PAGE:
My Sisters and Brothers in Christ,
I’m 6’4″ tall without shoes. And, let me tell you, I feel every inch of that. Whether it’s smacking my head on something low-hanging (branches, oven hoods, cabinets, etc.) or getting into a car that was designed for, well, 90% of the rest of the population, I know my height painfully well.
Add to that my no-so-quiet voice (can you believe I have been called loud?) and we have a recipe for authority or disaster… depending upon the day, the content, and how I present myself.
You see, height is a funny thing. Although I didn’t pick it, it’s effects upon me are undeniable. Have you ever tried to relate to a five-year-old when you are towering over them by more than a foot and a half? Not good. Not good at all.
People have known that height imparts authority since, well, nearly forever: grand monuments (seen any miniature pyramids or palaces recently?), platform shoes, and, my personal favorite, high pulpits. For decades, churches built higher and higher pulpits from which their preachers could preach (see attached picture). Not only did this place the preacher closer to God, but it allowed him/her to tower with authority over all of those who were listening.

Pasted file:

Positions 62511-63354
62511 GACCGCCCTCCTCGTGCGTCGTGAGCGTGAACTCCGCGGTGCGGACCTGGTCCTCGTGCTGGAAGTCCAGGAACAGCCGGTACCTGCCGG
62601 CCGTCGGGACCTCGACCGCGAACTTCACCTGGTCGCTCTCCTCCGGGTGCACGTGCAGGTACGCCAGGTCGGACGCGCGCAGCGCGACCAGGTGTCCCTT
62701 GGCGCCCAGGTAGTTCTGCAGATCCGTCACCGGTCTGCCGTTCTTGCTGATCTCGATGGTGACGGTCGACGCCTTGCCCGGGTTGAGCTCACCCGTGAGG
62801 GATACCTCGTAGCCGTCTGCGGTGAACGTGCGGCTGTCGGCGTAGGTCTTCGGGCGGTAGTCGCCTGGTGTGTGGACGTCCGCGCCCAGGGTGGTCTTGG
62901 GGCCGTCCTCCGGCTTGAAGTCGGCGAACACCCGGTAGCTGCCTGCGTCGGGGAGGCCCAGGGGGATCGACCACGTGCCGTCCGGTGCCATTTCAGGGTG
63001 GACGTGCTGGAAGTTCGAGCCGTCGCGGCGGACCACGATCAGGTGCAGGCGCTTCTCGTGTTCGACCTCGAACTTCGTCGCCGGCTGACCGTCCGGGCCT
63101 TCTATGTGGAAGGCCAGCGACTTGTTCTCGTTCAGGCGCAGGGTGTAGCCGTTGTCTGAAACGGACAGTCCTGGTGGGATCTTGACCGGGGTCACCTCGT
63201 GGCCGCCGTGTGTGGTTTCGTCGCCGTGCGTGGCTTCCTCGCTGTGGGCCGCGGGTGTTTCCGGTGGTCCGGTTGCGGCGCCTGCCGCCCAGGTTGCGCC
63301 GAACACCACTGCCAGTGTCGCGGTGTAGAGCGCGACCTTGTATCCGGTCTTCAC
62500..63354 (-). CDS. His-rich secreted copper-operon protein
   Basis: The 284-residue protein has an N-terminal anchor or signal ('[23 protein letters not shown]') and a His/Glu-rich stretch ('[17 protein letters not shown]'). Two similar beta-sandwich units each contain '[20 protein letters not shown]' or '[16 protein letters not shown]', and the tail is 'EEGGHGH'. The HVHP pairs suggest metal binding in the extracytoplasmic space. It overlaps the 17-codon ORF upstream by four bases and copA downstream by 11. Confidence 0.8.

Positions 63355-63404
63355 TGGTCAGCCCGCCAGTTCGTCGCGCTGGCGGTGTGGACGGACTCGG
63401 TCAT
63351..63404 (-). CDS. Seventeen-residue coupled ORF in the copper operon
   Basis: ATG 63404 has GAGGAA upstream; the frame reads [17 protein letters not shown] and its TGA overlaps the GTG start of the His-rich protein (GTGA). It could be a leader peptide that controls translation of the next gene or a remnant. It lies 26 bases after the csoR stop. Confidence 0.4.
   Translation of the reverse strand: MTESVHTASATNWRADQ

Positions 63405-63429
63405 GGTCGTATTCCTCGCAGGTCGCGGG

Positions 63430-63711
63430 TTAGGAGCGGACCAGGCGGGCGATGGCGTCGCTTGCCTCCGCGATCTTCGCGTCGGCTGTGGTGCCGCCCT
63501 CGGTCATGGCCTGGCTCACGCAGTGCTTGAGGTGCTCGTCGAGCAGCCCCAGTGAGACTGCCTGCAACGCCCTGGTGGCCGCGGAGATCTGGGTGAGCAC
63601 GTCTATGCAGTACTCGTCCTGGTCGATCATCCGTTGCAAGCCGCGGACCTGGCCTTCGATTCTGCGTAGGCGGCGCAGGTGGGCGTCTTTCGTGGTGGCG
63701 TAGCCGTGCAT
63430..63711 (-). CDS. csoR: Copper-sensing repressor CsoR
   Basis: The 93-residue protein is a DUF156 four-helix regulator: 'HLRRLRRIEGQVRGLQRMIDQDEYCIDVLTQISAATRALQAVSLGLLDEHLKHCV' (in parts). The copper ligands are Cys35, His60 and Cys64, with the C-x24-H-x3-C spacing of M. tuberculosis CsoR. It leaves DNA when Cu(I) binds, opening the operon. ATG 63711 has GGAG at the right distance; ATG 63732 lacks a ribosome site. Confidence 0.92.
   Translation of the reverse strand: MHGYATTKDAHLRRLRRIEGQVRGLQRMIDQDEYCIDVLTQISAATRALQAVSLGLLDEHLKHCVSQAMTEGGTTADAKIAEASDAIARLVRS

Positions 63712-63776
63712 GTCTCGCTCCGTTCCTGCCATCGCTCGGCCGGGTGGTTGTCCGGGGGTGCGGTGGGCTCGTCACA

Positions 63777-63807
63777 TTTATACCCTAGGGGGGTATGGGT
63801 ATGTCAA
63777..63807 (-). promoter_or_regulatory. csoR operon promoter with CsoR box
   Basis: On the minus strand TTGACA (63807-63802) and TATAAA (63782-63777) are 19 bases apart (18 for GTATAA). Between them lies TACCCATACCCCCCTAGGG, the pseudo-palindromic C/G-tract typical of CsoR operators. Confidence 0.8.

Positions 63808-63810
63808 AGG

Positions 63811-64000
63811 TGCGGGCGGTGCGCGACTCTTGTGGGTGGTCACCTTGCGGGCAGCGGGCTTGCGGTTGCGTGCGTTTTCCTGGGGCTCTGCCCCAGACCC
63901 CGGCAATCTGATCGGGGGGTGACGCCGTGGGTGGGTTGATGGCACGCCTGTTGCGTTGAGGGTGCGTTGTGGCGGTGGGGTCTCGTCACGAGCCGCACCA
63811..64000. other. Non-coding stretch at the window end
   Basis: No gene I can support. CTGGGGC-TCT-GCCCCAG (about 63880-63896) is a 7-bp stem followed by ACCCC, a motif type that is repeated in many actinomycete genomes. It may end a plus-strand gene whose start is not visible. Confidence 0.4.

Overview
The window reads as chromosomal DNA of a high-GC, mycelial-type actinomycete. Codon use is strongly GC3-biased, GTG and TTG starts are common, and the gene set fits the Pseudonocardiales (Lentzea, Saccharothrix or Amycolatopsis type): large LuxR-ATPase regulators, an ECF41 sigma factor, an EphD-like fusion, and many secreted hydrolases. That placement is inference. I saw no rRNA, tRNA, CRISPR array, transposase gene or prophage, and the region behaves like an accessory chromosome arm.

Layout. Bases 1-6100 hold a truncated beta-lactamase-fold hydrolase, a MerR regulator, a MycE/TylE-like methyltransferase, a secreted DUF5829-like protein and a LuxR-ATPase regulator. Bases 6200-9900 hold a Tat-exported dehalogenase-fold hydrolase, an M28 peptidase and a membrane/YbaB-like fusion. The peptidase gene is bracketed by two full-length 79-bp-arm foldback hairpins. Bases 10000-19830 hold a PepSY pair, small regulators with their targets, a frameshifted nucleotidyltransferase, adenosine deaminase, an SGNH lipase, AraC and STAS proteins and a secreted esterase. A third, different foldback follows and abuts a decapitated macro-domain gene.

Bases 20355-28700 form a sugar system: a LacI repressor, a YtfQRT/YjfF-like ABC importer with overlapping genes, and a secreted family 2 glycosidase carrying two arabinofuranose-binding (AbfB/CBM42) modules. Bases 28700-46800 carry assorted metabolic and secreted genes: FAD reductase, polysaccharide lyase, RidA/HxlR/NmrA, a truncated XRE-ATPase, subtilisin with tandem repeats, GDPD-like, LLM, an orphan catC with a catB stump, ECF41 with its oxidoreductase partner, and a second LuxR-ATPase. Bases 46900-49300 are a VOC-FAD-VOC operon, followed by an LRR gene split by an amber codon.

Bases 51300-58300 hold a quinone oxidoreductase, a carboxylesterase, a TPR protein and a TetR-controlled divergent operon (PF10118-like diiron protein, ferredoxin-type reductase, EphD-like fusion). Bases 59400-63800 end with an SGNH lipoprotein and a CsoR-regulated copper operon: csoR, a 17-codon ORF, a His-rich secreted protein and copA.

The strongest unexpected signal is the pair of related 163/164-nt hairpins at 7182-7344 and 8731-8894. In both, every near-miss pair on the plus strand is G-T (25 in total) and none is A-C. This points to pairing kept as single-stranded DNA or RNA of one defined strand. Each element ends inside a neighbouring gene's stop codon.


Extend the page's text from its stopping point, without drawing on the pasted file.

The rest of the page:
Which brings me to our Gospel Reading for this week. It is Luke’s Sermon on the Plain (or, better translated as, on the “level.”). It stands in opposition to Jesus’s sermon in Matthew’s Gospel from the Mount(ain). Both carry some of the beatitudes (blessed are the…), but where they occur are very different locations. And, my brothers and sisters, don’t underestimate the power of location when it comes to oration.
Ponder this as the week crawls on ahead… from where do you want your sermons delivered? On high? On the level? And, what are your motivations for this? We each need to hear God’s Word in differing ways. Does elevation have anything to do with it?